Modeling and forecasting ocean ecosystems in a changing world will require advances in observational efforts to monitor marine biodiversity. One of the observational challenges in coastal reef ecosystems is to quantify benthic and climate interactions which are key to community dynamics across habitats. Habitat complexity (i.e., substrate rugosity) on intertidal reefs can be an important variable explaining benthic diversity and taxa composition, but the association between substrate and seasonal variability is poorly understood on lateritic reefs in the South Atlantic. We asked if benthic assemblages on intertidal reefs with distinct substrate rugosity would follow similar seasonal patterns of succession following meteo-oceanographic variability in a tropical coastal area of Brazil. We combined an innovative 3D imaging for measuring substrate rugosity with satellite monitoring to monitor spatio-temporal patterns of benthic assemblages. The dataset included monthly in situ surveys of substrate cover and taxon diversity and richness, temporal variability in meteo-oceanographic conditions, and reef structural complexity from four sites on the Eastern Marine Ecoregion of Brazil. Additionally, correlation coefficients between temperature and both benthic diversity and community composition from one year of monitoring were used to project biodiversity trends under future warming scenarios. Our results revealed that benthic diversity and composition on intertidal reefs are strongly regulated by surface rugosity and sea surface temperatures, which control the dominance of macroalgae or corals. Intertidal reef biodiversity was positively correlated with reef rugosity which supports previous assertions of higher regional intertidal diversity on lateritic reefs that offer increased substrate complexity. Predicted warming temperatures in the Eastern Marine Ecoregion of Brazil will likely lead to a dominance of macroalgae taxa over the lateritic reefs and lower overall benthic diversity. Our findings indicate that rugosity is not only a useful tool for biodiversity mapping in reef intertidal ecosystems but also that spatial differences in rugosity would lead to very distinct biogeographic and temporal patterns. This study offers a unique baseline of benthic biodiversity on coastal marine habitats that is complementary to worldwide efforts to improve monitoring and management of coastal reefs.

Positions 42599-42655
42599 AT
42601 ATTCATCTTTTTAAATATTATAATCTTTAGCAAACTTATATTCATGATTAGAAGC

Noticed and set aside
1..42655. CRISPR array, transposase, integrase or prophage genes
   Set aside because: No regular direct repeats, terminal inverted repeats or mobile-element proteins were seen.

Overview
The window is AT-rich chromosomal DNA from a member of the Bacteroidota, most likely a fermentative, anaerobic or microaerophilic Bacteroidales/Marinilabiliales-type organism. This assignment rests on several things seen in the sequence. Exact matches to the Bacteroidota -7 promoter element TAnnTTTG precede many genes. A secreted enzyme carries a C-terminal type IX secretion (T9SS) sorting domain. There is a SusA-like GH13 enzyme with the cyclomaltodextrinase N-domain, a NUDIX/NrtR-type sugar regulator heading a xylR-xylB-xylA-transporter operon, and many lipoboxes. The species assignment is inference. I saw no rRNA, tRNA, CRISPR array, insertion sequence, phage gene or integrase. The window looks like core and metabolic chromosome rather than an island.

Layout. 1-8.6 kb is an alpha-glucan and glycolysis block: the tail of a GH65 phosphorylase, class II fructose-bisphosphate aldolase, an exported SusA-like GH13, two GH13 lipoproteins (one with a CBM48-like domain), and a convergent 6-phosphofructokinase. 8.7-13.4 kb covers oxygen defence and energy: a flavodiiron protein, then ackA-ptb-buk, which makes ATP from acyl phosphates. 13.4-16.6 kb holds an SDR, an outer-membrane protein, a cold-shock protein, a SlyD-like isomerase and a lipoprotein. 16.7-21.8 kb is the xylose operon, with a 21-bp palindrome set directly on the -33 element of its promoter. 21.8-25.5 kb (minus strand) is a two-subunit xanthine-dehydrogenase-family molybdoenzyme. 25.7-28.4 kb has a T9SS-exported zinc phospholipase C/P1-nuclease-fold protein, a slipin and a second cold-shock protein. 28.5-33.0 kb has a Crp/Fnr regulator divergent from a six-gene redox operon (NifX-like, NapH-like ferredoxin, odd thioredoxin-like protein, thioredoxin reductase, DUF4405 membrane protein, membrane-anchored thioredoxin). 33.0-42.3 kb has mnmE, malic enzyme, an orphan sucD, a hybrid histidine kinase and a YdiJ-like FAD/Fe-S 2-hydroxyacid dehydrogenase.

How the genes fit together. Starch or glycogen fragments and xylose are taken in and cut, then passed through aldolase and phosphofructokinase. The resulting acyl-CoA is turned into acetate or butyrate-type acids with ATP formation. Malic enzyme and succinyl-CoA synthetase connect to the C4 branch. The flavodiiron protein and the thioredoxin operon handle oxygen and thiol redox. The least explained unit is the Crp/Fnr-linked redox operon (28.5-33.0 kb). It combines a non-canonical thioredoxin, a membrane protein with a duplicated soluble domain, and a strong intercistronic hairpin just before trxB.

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<![CDATA[SNP Identification by Transcriptome Sequencing and Candidate Gene-Based Association Analysis for Heat Tolerance in the Bay Scallop Argopecten irradians]]> https://www.researchpad.co/article/5989da90ab0ee8fa60b9fe9f